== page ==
The Coastal Packet

Saturday, September 20

Water grabbers takes a hit in Maine

Portland Press Herald - Nestle Waters North America, which bottles Maine water under the Poland Spring brand, has been dealt a potential setback in its effort to secure long-term supplies from Fryeburg’s privately held water utility at prices critics say are too low.

The proposed contract should not be approved by the Public Utilities Commission, a PUC staff report made public Friday recommended.

The report, by PUC hearing examiner Matthew Kaply, said the local utility – the family-controlled Fryeburg Water Co. – had been established to “convey to the village of Fryeburg a supply of pure water for domestic and other uses” and not to sell that supply as a “bulk commodity” to bottlers like Nestle.

The development raises the possibility that the PUC might invalidate not only the proposed contract but Nestle Waters’ current arrangement in Fryeburg as well. “I would say if this ruling were adopted by the commission and became final – and wasn’t vacated by the Supreme Court on appeal – that the existing contracts should be considered void,” said Bruce McGlauflin, the attorney for several opponents of the contract in the proceedings.

“The report validates everything we’ve been saying all along: that this 25-year proposal with options of extending it to 45 years … was a shameful sweetheart deal with a multinational corporation to strip a local community of its right to water,” said Nisha Swinton of Food & Water Watch, an advocacy group that has been campaigning against the contract.

Wednesday, September 17

Great achivements of Paul LePage

What should you call Mike Michaud?

Maine Public Broadcasting - Pronunciation of the Michaud name runs the gamut. Chris Hayes of MSNBC introduced the gubernatorial candidate on his show a few months ago: "Joining me now Democratic Congressman Michael Michaud (Mih'-show) of Maine who is running for governor this year against Paul LePage."

Wait, did he just say Michael? We'll get to that in a minute. And this is how the first recognized Franco-American elected to Congress in 2003 was recently introduced at the United Steelworkers convention in Las Vegas: "Brothers and sisters, it's my great honor to introduce the next governor of the great state of Maine, our brother, Mike Michaud (Mish'-oo)."

And, finally, a 2012 GOP television ad criticized both the congressman and the president, using yet another often repeated pronunciation: "This is Congressman Michael Michaud (Mee-shoo)."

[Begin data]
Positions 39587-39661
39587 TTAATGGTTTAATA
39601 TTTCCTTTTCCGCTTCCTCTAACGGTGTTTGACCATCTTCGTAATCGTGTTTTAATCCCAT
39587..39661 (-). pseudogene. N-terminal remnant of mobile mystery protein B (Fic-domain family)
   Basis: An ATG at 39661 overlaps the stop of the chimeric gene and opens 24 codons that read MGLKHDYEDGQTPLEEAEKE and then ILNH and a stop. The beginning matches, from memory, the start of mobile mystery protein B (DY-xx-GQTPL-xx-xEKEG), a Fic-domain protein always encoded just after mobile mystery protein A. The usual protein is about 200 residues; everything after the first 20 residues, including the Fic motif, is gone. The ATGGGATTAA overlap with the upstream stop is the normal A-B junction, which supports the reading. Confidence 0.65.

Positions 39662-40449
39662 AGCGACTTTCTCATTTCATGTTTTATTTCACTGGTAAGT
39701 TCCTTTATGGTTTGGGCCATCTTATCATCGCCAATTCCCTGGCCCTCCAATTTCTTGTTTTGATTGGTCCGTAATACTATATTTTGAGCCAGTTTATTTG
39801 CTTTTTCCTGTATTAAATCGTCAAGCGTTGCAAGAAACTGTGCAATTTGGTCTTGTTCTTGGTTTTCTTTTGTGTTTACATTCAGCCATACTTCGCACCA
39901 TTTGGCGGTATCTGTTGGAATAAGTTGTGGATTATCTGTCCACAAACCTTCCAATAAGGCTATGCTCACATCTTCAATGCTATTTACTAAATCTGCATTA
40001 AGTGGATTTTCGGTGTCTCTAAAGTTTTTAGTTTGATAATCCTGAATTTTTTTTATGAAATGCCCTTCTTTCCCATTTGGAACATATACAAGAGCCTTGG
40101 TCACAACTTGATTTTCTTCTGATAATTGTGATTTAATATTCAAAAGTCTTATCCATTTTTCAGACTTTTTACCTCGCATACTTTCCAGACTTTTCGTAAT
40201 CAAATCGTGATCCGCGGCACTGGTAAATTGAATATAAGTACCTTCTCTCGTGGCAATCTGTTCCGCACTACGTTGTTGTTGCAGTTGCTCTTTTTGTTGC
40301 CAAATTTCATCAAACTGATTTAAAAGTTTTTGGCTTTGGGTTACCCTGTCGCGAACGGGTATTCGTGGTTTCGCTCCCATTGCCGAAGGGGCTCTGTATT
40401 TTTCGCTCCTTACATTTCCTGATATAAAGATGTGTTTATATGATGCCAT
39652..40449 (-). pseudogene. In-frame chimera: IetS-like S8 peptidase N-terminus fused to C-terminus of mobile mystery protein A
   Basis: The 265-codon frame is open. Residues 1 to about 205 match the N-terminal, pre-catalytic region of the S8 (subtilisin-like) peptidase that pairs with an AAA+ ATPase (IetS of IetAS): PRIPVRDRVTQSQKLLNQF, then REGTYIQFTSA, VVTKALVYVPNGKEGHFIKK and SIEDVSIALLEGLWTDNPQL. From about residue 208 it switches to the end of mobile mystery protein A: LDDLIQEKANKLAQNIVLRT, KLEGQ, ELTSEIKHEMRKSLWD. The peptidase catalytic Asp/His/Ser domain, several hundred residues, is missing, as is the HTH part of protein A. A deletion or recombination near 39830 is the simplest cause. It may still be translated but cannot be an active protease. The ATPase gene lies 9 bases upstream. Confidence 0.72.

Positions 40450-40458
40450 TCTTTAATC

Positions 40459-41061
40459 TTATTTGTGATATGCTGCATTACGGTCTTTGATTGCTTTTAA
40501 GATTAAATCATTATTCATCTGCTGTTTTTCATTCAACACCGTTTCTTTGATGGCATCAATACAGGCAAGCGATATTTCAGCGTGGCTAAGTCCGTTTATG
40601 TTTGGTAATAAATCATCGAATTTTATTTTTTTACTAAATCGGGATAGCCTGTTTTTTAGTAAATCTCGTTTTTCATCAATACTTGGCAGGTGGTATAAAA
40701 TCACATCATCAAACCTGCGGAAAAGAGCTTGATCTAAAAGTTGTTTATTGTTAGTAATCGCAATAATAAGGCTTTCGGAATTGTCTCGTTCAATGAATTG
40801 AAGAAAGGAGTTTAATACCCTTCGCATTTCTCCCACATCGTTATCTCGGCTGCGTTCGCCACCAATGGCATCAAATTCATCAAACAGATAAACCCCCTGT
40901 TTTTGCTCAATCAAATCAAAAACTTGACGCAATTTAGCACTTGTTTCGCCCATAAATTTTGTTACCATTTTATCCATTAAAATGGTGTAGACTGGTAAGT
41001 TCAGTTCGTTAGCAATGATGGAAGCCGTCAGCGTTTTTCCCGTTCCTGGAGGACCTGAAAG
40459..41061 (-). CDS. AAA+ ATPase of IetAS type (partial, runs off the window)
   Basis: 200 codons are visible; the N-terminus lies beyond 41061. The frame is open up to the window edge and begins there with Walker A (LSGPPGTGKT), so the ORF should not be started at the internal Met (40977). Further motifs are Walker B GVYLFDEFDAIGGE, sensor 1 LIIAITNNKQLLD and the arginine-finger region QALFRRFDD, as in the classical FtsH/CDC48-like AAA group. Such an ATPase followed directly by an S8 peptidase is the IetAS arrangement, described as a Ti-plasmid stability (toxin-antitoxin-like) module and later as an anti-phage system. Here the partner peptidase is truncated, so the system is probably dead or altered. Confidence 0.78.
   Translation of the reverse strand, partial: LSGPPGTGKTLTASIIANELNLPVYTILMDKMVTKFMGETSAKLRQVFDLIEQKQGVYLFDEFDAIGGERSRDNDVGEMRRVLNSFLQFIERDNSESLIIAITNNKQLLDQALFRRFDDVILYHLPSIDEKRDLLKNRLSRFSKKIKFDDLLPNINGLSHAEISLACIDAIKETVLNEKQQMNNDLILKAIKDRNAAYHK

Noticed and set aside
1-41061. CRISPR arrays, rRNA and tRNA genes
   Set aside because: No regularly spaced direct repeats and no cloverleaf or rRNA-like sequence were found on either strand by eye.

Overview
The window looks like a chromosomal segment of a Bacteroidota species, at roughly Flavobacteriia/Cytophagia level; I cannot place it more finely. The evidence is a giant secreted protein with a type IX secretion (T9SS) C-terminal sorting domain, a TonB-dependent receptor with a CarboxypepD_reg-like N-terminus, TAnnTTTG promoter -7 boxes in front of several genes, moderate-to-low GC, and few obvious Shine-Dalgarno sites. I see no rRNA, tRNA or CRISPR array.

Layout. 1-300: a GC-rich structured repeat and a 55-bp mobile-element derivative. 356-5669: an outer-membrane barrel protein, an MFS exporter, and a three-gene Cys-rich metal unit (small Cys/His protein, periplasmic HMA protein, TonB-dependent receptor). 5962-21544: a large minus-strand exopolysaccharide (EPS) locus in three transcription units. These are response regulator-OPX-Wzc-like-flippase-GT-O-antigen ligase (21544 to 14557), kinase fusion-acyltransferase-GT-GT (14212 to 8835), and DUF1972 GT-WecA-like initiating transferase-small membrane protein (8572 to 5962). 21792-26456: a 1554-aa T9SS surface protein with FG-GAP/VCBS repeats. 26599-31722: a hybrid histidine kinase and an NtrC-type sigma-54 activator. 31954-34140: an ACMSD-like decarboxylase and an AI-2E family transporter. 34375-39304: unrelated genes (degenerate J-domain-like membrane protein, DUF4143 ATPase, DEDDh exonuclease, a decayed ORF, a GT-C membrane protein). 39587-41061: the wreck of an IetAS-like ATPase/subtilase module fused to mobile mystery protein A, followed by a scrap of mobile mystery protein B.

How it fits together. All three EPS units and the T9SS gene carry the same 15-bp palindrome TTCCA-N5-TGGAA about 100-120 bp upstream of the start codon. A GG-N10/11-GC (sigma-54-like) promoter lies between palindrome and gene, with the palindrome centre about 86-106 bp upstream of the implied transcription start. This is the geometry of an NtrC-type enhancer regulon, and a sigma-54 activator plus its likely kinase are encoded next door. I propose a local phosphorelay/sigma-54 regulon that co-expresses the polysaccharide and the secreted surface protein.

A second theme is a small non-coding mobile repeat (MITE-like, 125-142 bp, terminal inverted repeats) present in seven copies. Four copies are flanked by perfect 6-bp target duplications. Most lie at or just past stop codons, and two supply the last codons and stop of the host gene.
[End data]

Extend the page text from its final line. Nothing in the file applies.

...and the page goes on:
.. "Je m'appelle Michel Michaud (Mih-SHOW')," says the man himself, Mike Michaud.

And there you have it, straight from the candidate's mouth. But he says there are two acceptable pronunciations.

"It's proper pronunciation either way," Michaud says. "The French name is Mih-SHOW. The anglicized version is MIH-shoo. And actually everyone I've talked to that has the same last name, when a telemarketer calls, it's MICH-ard."

But, for the sake of consistency, Michaud's campaign manager, Matt McTighe, says the campaign is going with "Mih-show."


When State Troopers are on food stamps, but political appointees get a huge increase in paid vacation, something is very wrong. - Mike Michaud

LePage disses the poor, pads his pals

Bangor Daily News -  A new policy instituted by Gov. Paul LePage in February substantially increased paid vacation time for 54 political appointees and governor’s office staff, by crediting prior, relevant work experience into how their time is accrued...

... LePage’s Democratic opponent in this year’s governor’s race, U.S. Rep. Mike Michaud, described the new policy as hypocritical. “Gov. LePage has vetoed an increase in the minimum wage for hard working people. He’s denied health care to 70,000 Mainers, including 3,000 veterans. Five times. He’s raided the pensions of state workers. … He’s tried to roll back child labor laws and worker protections,” Michaud said in a written statement. “But when it comes to his political appointees, he’s a lot more generous.”

Tuesday, September 16

Collins again opposes paycheck fairness

Bellows for Senate -  Susan Collins again voed to block the Paycheck Fairness Act - her fourth such vote in the past four years. Collins voted to filibuster the bill in 2010, 2012 and again earlier this year.

"Women deserve equal pay for equal work," Shenna Bellows said. "The Paycheck Fairness Act would put in place commonsense protections for workers who stand up against pay discrimination. Any employer deliberately discriminating against his or her employees should be held accountable, and every working American should know that pay is based on merit."

Collins has not released a statement this year about her opposition to the bill. Her last press release was June 5, 2012, when she said -- without citing evidence -- that it "would unnecessarily expose the small business community to excessive litigation"

Far fewer green crabs

Press Herald - Scientists say an explosion of invasive green crabs that threatens Maine’s lucrative soft-shell clam industry appears to have tapered off, at least temporarily... This year, the amount of crabs is 10 percent of last year’s level at a key Freeport trapping site.

LePage names anti-feminist to UM board